In Oman’s erstwhile capital city Nizwa, you can experience history in every nook

The brief from the locals is lucid. To taste uber modernity adopted by the Sultanate of Oman, hang about its ritzy, car-filled Capital city Muscat. Keen on stealing a peek at the country’s fledgling image of an international port?

Then, head to Salalah, about eight hours drive from Muscat, often compared to our Malabar Coast for its coconut trees, the seaside and, of course, the range of seafood.

In case you are to pick the third option, Oman’s tourist spots — like I did — you should be seen in Nizwa, roughly two hours from Muscat. And also in neighbouring Sur, a quaint town straight out of a picture postcard, now resting by the seaside.

Colour code

My first view of Nizwa is rows and rows of square houses in immaculate white and beige, the continuity broken only by sporadic palm trees. The country, by the way, has a strict colour code for buildings. However, in Nizwa, you would be happily surprised to discover vestiges of old, traditional houses made of mud and limestone. Of course, the historical monuments, souks, ageing mosques and the traditional water delivery system add a world of difference to Nizwa.

Nizwa was Oman’s early capital, the seat of the Yaruba dynasty that freed the country of Portuguese occupation and ruled it for more than a century, roughly between 1624 and 1744. A prosperous Nizwa attracted umpteen religious scholars, poets and scientists, and also foreign travellers such as the Moroccan great Ibn Batuta.

My first stop at Nizwa was the fort. Its narrow entrance is misleading. The snaking entrance opens out into a big, self-reliant fortress, a part of which now houses a museum displaying traditional arms, jewellery, dresses, kitchenware, farming techniques, etc. to give visitors a feel of the traditional Omani way of life.

What gets your attention here is the audio-visual display of Oman’s time-honoured water channel system, Falaj. Oman’s largest falaj — Falaj daris — is in Nizwa. It also has 134 other aflaj (plural of falaj), 111 of which are in active use.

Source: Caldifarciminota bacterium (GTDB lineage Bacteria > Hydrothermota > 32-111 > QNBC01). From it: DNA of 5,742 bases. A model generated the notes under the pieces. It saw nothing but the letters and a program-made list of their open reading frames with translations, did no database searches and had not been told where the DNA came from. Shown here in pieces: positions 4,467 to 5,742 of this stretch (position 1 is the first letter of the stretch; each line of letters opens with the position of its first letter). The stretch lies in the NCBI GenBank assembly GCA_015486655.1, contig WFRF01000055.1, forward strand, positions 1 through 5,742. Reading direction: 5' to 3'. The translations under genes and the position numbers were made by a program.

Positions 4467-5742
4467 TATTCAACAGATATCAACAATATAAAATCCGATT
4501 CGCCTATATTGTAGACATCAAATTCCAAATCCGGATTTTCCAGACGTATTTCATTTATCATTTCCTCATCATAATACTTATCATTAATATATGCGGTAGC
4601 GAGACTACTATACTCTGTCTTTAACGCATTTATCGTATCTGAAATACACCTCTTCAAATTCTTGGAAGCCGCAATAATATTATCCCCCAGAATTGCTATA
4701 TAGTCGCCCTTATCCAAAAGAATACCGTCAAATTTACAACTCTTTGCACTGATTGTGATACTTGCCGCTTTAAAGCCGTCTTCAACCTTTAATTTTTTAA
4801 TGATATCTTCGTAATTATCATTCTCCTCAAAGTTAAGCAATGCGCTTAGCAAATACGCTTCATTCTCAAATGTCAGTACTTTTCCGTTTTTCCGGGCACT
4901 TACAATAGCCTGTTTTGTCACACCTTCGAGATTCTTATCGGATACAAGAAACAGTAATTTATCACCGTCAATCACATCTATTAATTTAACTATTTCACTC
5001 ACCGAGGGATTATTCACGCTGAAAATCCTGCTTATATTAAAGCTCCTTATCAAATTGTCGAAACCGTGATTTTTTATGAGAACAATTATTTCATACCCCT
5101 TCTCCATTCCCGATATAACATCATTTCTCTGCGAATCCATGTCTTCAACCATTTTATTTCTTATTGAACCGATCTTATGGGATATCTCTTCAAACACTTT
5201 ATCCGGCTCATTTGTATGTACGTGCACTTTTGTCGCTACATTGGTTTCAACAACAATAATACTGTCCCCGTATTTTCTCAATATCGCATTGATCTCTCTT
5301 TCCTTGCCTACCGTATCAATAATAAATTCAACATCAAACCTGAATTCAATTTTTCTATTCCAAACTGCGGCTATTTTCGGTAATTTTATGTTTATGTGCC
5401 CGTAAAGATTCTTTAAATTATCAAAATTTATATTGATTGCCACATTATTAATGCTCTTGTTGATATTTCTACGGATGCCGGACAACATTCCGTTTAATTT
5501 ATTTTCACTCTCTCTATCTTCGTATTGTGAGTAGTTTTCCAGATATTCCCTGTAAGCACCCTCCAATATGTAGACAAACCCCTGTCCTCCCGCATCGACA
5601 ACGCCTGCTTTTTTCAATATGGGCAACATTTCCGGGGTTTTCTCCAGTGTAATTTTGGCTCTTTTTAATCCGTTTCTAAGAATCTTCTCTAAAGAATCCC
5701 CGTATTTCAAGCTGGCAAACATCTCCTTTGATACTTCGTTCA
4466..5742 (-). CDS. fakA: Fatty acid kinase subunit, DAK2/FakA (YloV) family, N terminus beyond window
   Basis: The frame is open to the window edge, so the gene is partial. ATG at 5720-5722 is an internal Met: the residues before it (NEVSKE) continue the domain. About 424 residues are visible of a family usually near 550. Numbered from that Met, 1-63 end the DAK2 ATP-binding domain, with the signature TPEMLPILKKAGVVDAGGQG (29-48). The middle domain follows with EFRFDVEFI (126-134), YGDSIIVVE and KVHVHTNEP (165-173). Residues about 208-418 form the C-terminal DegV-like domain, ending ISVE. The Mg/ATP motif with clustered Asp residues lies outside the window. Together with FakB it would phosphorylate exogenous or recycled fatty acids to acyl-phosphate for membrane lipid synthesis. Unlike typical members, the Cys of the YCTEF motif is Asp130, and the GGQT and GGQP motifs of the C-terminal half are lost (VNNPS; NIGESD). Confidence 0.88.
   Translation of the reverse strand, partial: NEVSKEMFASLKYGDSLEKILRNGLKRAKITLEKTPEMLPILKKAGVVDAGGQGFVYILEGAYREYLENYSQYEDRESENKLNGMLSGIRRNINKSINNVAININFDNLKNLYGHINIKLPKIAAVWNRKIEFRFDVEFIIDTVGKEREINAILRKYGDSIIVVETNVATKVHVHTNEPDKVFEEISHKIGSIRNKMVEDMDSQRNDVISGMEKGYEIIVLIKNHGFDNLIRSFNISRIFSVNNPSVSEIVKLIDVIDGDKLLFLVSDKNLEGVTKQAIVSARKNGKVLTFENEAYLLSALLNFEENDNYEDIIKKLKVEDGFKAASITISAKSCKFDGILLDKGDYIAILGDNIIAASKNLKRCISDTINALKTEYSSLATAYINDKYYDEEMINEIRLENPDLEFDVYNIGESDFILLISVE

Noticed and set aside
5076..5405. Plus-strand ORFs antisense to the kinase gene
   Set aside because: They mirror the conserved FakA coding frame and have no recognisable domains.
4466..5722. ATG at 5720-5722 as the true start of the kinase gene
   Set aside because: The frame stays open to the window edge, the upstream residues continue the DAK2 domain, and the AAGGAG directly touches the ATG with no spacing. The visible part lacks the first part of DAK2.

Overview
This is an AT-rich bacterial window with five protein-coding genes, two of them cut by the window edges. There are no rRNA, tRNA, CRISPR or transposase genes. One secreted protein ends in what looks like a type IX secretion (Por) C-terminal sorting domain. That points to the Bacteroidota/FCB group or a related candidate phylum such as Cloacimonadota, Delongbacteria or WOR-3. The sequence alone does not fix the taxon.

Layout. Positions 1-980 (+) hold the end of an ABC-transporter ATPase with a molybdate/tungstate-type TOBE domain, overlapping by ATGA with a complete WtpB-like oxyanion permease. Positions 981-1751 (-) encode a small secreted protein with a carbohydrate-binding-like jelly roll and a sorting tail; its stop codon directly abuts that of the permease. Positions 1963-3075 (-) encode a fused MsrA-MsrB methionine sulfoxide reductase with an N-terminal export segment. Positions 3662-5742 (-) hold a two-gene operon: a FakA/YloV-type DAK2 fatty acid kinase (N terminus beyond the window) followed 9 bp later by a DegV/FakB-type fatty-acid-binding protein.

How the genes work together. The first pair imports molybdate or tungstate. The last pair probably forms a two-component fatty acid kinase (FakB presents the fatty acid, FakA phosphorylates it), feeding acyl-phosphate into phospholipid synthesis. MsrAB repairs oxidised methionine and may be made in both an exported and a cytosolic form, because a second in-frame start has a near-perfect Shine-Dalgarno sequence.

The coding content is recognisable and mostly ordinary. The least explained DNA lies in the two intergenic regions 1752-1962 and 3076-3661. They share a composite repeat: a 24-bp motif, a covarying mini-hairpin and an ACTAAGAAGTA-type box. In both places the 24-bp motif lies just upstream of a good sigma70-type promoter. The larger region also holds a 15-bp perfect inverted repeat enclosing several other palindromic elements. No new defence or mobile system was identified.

Walking about the fort, I have a chance meeting with Abdul, who looks striking with his weather-beaten features and toothless grin. Abdul, well past his prime, is responsible for evenly distributing water to Nizwa’s residents from a falaj. Surrounded as Nizwa is by desert, water is a scarce commodity and Abdul an important man. In earlier times, water distributors kept a tab on the supply time with the help of a sun dial. Today, Abdul happily points to his new-age tool, an aged wrist watch, to do the job.

At the fort, don’t miss the murder holes — deep shafts at strategic places used to pour boiling date syrup and hot water on the enemy. The fort has two date stores for the purpose.

From the fort, I walk up to the souk nearby. Packed with traditional clay pots, frankincense and silver jewellery, you can easily while away a long time there without realising it.

Not far from Nizwa is Oman’s desert strip. The road that leads to it is lined with the country’s famous black and green mountains.

Desert camp

My night stop is at a quaint desert camp. Before watching the sun sinking into the horizon — a breathtaking sight — I visit a Bedouin family. Over jasmine tea, some Bedouin women put a paste of chandan on my face, their sun block. I also pick from them wristbands and rings made from multi-coloured silk threads.

The night wears off at the desert, its breeze chilling, I bask in the melody of Arabic folk songs, complete with the local drums and string instruments, performed by youngsters from a nearby village.

Next morning, I head for Sur, and soon find myself greeted by scores of flying seagulls and the bobbing green-blue sea water. Mapped recently as a tourist destination — one of Oman’s newest business interests — Sur should be on your itinerary to gaze at Nature in great form.

To head back to Muscat, I get on to a brand new highway at Al Quriyat. It runs between the seashore and a mighty range of limestone mountains, where dinosaur fossils might still be found. At 120 km per hour, with legendary Arabian musician Mohammad Abdu belting out one gem after another, the journey becomes almost surreal.